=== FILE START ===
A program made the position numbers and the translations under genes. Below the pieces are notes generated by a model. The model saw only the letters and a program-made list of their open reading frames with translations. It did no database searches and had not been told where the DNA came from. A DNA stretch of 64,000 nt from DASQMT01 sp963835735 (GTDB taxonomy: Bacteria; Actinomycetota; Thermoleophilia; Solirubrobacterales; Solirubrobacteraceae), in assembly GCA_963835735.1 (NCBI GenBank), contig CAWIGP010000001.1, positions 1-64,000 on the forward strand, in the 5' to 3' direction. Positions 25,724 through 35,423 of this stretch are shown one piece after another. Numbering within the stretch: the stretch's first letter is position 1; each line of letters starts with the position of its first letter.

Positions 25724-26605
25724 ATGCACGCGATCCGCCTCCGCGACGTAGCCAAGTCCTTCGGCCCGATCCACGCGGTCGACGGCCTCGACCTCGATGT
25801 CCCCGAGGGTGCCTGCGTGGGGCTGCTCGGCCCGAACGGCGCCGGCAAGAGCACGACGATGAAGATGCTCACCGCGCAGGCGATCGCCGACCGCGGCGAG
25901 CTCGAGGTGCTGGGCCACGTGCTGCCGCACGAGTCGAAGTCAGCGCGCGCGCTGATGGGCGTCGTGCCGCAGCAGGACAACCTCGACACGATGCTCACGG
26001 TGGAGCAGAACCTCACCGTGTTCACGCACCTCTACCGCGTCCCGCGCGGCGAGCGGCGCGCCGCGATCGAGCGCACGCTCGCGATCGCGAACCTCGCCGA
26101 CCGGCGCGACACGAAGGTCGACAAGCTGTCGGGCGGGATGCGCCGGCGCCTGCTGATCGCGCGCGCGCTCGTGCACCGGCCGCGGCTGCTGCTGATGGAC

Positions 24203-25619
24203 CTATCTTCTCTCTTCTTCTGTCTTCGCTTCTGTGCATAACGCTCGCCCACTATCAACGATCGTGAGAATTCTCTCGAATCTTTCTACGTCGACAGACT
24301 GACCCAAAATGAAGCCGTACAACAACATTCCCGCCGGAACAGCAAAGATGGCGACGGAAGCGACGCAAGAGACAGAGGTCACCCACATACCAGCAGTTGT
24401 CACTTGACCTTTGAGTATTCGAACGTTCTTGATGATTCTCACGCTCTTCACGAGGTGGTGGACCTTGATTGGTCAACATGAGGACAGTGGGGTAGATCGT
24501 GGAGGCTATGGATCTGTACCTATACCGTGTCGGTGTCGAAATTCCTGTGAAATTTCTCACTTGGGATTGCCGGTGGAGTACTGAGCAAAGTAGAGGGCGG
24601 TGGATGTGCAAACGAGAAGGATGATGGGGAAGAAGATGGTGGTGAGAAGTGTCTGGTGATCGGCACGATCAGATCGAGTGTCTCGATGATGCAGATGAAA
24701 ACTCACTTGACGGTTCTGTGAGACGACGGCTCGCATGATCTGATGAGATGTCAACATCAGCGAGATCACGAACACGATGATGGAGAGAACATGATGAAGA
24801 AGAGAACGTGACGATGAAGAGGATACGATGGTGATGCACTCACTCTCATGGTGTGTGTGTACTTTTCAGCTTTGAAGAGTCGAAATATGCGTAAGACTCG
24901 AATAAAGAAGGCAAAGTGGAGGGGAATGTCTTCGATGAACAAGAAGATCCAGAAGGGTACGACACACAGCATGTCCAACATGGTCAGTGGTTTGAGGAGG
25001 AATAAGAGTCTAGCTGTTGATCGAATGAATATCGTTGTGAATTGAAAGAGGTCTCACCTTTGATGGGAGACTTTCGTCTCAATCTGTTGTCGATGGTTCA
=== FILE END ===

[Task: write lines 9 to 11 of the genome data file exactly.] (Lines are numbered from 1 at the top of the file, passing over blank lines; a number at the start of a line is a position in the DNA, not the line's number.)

24203 CTATCTTCTCTCTTCTTCTGTCTTCGCTTCTGTGCATAACGCTCGCCCACTATCAACGATCGTGAGAATTCTCTCGAATCTTTCTACGTCGACAGACT
24301 GACCCAAAATGAAGCCGTACAACAACATTCCCGCCGGAACAGCAAAGATGGCGACGGAAGCGACGCAAGAGACAGAGGTCACCCACATACCAGCAGTTGT
24401 CACTTGACCTTTGAGTATTCGAACGTTCTTGATGATTCTCACGCTCTTCACGAGGTGGTGGACCTTGATTGGTCAACATGAGGACAGTGGGGTAGATCGT